Now it was north and west toward Dumas but rather than get onto 287, I took FM 1060, which was out in the middle of absolutely nowhere! But it did go past miles and miles of oil derricks and quite a number of shiny new cattle sheds. Looked like calf feeders? Not sure, there were no signs, but they had clearly had pens and very large silos attached at either end. Anyway, this road reconnected me about 20 miles north of Dumas onto 287 and I was quite glad to be back on a trafficked road again.

Next stop was in Boise City, for gas and a quick bite to eat, and then to the Cimmaron history museum, where there's a bonus Santa Fe trail stamp. It's not dated, and might not have been worth the stop, but it didn't take long. Further up the road, into Colorado, a small town earned me some AMA "Italy in America" grand tour points, and it was now time to really push on, as I was now about 2 hours behind schedule.

I made good time going up 287 until traffic came to a stop for construction in the middle of nowhere. Judging from the long line of cars and trucks stretching for nearly a mile ahead of me, I knew it must be a long stretch of one-lane road. I stopped the bike, took off my helmet and drank some water as we sat there, me frying in the hot sun. About 30 minutes later we began to move and, yes it was a several mile long stretch. Once free of the pilot car and reduced speed limit we should have been able to pick up speed. But the long delay resulted in a huge bottleneck of 18-wheelers and cars now moving and accordioning at between 45 and 55 mph. As we passed through Lamar the backup became worse, as the 18-wheelers jockeyed for position at all the red lights. Fortunately I was able to break away from all this onto CO-196.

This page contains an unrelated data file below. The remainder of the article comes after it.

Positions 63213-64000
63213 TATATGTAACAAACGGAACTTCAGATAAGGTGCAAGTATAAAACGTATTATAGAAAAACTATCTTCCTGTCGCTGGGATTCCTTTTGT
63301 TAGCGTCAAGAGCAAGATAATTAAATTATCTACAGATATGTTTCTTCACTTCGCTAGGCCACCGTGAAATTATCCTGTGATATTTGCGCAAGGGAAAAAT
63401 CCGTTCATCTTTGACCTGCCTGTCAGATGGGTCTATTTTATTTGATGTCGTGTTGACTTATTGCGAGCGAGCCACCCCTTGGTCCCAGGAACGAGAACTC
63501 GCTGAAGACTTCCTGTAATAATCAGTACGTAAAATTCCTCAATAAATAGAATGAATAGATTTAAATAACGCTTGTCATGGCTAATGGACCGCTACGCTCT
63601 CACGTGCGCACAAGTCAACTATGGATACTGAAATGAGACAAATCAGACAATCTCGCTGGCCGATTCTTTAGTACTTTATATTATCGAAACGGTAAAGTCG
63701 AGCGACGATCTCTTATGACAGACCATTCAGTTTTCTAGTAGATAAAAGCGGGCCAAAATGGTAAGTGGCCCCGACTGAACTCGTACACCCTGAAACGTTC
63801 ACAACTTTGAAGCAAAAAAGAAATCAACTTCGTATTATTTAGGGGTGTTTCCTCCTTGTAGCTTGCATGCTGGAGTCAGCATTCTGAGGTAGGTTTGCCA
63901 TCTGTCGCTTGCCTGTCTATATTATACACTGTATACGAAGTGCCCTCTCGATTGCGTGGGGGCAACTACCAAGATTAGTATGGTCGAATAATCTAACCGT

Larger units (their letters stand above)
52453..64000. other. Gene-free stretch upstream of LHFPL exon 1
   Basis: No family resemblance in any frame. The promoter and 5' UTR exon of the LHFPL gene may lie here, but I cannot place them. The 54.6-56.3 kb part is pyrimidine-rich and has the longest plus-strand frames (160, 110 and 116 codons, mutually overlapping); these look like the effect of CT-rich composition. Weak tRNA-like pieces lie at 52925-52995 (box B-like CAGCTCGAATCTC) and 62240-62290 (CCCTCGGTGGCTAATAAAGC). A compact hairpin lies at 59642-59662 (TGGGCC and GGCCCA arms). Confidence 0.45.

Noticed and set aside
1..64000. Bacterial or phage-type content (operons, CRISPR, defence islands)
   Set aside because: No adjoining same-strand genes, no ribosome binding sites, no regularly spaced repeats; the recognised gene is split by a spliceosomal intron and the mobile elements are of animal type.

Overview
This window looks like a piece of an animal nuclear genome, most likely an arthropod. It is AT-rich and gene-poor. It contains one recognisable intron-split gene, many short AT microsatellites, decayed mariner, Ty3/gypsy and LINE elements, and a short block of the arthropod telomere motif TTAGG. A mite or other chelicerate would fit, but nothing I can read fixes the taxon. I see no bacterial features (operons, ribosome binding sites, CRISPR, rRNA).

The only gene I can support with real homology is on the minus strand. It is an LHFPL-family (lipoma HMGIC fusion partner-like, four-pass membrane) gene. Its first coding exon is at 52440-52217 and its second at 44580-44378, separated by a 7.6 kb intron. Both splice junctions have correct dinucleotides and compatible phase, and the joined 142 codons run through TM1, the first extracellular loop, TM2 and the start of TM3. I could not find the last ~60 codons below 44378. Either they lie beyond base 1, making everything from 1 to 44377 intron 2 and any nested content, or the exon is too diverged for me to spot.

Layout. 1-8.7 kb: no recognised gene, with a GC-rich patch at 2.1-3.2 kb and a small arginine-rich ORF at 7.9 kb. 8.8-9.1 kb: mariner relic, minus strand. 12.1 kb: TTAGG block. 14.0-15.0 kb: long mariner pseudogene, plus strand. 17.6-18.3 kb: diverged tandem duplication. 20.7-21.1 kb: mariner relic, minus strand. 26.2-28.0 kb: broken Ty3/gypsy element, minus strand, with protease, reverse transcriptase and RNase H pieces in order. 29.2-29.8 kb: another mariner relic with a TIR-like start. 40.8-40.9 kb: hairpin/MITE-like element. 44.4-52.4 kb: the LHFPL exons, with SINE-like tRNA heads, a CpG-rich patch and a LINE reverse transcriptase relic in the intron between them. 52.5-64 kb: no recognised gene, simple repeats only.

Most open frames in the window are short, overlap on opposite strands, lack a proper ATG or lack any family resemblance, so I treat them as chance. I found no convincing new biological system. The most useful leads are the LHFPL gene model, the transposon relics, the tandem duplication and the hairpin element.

What a great little road! Here I saw many goldfinches and I think I even saw a Mountain Bluebird! This road was also home to many prairie dogs! For miles and miles, I could see prairie dog mounds out in the fields. Many little guys were sitting in the middle of the road, and they'd scurry to the shoulders as I rode by.